Favorite Tracks: Near, Night People, Worthless Animal
Rating: 6/10

Thursday, 16 August 2018

Job For A Cowboy "Doom" (2005)

As the years pass by my memories of the Deathcore scene's days grow fonder. My recent addiction to Job For A Cowboy's classic Entombment Of A Machine has reminded me of just how much fun we had when the scene blew up. We got to watch all the new bands fly in from the states and it was wondeful. Although my introduction to the music was through Bring Me The Horizon (IIRC), this EP from the American group was where it all started, spawning many imitation bands in the wake of its unusual popularity and new style. Make no mistake, Entombment is an ugly song! Harsh and abrasive, its shrill pig squeals would challenge fans of guttural vocals yet somehow this Extreme Metal song spread like wildfire through the Myspace music scene, it would give them the exposure to land their debut album Genesis in a billboard chart two years later.

Its probably been a decade since I last listened to Doom in its twenty seven minute entirety. I believe the copy I own now has an extra track I had not heard before, which was a pleasant surprise as I remember all the other tracks like a day had not passed. The bonus song Entities leans more so in the direction of a fundamental Death Metal song towards its end, sharper blast beats, tighter riffing, a flashy guitar solo and only one pig squeal? Its a subtle indication of their next direction as a band, to rid themselves of the Hardcore influence and go strictly Death Metal on their full length debut album.

 The other five songs, minus the cinematic intro, are a riot of violence, a vile thrashing of dense guitars as snarling screams and guttural roars are all channeled into abstracted moments of groove that underpin the musics harsh, unforgiving aesthetic. The songs often drifts through brief passageways of ugly, bitter chaotic sounds in the wake of pinch harmonics and loose, rattling blast beats. These moments are swiftly transformed as the record's tracks all revolve around a philosophy of continual evolution. The ugliest moments are quickly transformed and transcended as gear shifts chop up the pace and allow slamming grooves to erupt, as the classic Entombment does so well.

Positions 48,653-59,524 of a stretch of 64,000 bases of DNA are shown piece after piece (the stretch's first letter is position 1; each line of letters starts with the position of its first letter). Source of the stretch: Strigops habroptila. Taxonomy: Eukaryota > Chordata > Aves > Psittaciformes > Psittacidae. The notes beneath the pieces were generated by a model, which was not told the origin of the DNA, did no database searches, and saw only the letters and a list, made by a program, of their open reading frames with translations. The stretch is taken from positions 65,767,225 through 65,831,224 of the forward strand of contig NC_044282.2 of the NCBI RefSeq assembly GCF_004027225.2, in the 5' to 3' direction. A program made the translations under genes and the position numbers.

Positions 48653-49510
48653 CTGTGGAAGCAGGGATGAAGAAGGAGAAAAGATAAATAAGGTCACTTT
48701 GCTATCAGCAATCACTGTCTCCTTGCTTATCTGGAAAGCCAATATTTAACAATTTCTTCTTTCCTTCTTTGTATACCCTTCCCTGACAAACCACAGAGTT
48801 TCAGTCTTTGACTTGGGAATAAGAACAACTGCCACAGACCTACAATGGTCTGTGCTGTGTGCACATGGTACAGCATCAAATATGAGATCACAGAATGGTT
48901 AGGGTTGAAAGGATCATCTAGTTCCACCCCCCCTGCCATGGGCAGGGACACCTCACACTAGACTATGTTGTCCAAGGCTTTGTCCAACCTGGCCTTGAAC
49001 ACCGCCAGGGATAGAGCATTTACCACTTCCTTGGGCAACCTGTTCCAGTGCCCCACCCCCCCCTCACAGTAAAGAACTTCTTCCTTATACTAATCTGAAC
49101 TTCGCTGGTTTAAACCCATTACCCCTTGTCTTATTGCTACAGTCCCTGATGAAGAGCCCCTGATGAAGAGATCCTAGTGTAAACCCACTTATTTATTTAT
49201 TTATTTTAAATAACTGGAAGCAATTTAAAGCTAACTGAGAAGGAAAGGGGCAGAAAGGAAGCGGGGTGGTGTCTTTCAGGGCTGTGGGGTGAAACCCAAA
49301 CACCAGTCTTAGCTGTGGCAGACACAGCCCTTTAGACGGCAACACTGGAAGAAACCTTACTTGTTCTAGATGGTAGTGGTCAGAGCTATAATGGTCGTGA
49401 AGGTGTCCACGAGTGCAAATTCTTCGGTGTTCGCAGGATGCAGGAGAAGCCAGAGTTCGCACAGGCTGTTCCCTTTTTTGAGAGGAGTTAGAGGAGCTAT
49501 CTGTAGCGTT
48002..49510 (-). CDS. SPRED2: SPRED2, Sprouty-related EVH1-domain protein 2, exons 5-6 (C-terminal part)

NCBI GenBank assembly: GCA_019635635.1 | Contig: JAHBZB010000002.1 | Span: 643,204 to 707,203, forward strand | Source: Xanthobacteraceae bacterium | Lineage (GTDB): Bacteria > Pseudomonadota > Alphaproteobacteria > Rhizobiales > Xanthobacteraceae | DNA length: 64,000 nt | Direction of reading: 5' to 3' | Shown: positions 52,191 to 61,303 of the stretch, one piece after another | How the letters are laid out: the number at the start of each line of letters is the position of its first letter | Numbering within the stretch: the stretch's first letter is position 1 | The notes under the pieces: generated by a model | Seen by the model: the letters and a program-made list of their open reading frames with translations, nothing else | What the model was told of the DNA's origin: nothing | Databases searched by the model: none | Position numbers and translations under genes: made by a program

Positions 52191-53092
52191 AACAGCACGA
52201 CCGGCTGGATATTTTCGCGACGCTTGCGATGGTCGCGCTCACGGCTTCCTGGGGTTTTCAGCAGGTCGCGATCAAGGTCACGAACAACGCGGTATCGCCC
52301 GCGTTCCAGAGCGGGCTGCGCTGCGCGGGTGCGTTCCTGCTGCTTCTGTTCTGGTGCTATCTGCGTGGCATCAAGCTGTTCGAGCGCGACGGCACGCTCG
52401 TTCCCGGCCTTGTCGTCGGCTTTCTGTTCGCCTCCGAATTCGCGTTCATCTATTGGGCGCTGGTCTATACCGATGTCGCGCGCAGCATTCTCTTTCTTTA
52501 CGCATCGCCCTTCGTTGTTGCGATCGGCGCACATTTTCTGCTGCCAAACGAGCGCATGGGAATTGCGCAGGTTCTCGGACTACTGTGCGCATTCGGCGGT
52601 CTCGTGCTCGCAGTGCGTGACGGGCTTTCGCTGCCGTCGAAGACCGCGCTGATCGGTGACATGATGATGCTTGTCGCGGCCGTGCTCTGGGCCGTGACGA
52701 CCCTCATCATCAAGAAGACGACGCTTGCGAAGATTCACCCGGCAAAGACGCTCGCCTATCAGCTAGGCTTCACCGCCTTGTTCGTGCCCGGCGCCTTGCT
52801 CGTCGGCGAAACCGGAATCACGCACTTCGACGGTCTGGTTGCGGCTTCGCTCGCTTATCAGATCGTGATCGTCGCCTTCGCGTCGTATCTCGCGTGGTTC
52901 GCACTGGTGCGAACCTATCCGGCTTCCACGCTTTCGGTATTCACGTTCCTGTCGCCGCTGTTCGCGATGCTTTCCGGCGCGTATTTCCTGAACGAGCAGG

The vocals are a big point of contention that could easily turn a listener off, the pig squeals are blunt and piercing. They jump into the music with little more than rhythmic sequencing as "bree bree" and "squee squee" clearly offers no lyrical content. I personally find it hilarious, between the swings of gritty shredding and slamming grooves the eruption of unwieldy squeals is an amusing testament to the nature of the music itself, a joke. That's not an insult but a means to say the music is clearly aware of its own deliberate abrasion and boisterous persona.

Everything must be taken with a pinch of salt, the ugly, challenging aesthetic is manipulated to extract the groove and excitement in music from the most devious of places. That is what is genius about extreme music and here Job For A Cowboy brandish a new fusion of ideas that would go on to spawn a whole new wave of Extreme Metal that would upset the old guard and stir controversy within the community that at the end of the day is a waste to even care about. Enjoy music if you can but don't spend your energy on hating it. Doom is fun, a really exhilarating listen full of obnoxious extremity.

Favorite Track: Entombment Of A Machine
Rating: 7/10

Tuesday, 14 August 2018

Mistigo Varggoth Darkestra "Midnight Fullmoon" (1997)

Continuing our journey through the nostalgic realms of Dungeon Synth, I cast my mind far back as memories reach commands. Into my mind popped this strange cassette I obtained well over a decade ago. My memory of how and why I got Midnight Fullmoon are vague but I remember finding the band name somewhat hilarious. The music itself didn't captivate me since I only listened to it once, at the time I had no knowledge of DS or if that term had been coined yet. It was just a strange and peculiar piece of music from the early days of a now evolved and blossomed sound.